The triumph of marketing over mediocrity? Part #2 (of 4): Elvis Costello. My view, and the supporting evidence.

…But is Elvis Costello one? Not really, though he has become fatter over the years. It sounds like a trite criticism, but I think Costello’s increasing weight has affected his musical ability… When I was growing up in the 80s I knew and loved his songs, especially the melodically catchy, but politically tinged, ‘Oliver’s Army,’ and ‘Accidents Will Happen’ from ‘Armed Forces’ (1979) and the brilliant, exhilarating ‘Pump It Up’ from ‘This Year’s Model’ (1978). That he is a genius songwriter is in no doubt, and to say differently would be inaccurate. I think he has been marketed positively, as the Costello reissues have included many extra tracks, sometimes onto a second CD.

However – there are some dodgier moments, as when he collaborated in songwriting partnerships with Paul McCartney during the late 80s and 90s where they shared credits on respective albums. Why would such a brilliant wordsmith need any external help, even from McCartney? Was Costello running out of creative steam at this point?

Possibly, because I think his music became less special after ‘King Of America’ & ‘Blood And Chocolate’ (both 1986), as each album afterwards (and his gradual but inexorable increase in weight) showcased a different, less interesting artist to me. The one latter exception is the excellent ‘Brutal Youth’ (1994) which retains the fiery spark of his early output. Costello has also had a few cringe-worthy ‘Ben Elton’ moments.

Ben Elton used to be amazing; he co-wrote the peerless ‘Blackadder’ starring Rowan Atkinson and used to be a good, anti-establishment stand-up comedian. But latterly Elton has become blandness personified with his Daily-Mail-baiting West End musicals and also working with Andrew Lloyd Webber. You can check via the referenced ‘criticism’ section on Elton in Wikipedia for more details.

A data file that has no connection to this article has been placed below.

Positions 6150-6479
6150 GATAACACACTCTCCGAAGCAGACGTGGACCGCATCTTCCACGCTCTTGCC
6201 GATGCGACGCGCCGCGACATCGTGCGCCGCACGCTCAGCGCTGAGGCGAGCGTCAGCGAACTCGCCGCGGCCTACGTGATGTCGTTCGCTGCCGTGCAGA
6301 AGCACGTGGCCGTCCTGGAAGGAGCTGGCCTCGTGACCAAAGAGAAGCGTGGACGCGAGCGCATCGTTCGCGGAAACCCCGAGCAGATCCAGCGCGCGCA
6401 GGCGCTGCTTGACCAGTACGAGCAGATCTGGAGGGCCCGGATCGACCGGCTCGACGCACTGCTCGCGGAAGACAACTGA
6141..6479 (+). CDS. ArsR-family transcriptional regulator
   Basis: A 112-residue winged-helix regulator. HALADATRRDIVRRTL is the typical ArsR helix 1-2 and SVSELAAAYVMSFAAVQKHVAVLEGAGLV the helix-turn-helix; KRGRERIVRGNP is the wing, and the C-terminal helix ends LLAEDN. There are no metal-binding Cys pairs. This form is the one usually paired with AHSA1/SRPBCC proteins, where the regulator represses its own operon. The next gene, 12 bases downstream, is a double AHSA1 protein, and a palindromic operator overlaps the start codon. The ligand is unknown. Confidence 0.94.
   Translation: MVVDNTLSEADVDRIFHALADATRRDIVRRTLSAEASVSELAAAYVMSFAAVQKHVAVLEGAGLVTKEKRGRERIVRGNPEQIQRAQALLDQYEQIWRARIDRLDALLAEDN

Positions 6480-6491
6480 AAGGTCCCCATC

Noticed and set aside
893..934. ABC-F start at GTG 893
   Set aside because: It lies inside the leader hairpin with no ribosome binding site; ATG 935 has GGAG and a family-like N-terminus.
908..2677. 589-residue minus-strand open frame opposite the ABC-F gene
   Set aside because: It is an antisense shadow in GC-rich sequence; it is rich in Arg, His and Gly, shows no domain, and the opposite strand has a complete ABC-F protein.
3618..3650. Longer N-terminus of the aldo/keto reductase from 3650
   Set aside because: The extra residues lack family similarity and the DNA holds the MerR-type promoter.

This ‘Ben Elton’ analogy is an apt one as I can remember seeing Burt Bacharach and Costello performing ‘I'll Never Fall In Love Again’ in the movie ‘Austin Powers II: The Spy Who Shagged Me.’ How could two songwriting greats fall so low from grace – even in self-mocking parody? It was painful to watch. And the second was the song ‘She’ from the risible Julia Roberts/Hugh Grant movie ‘Notting Hill’ – utter musical drivel (yes, unfortunately I have seen it, and still regretting it today). He is a lucky guy though – having recently married the very attractive and talented Diana Krall.

And that’s that.

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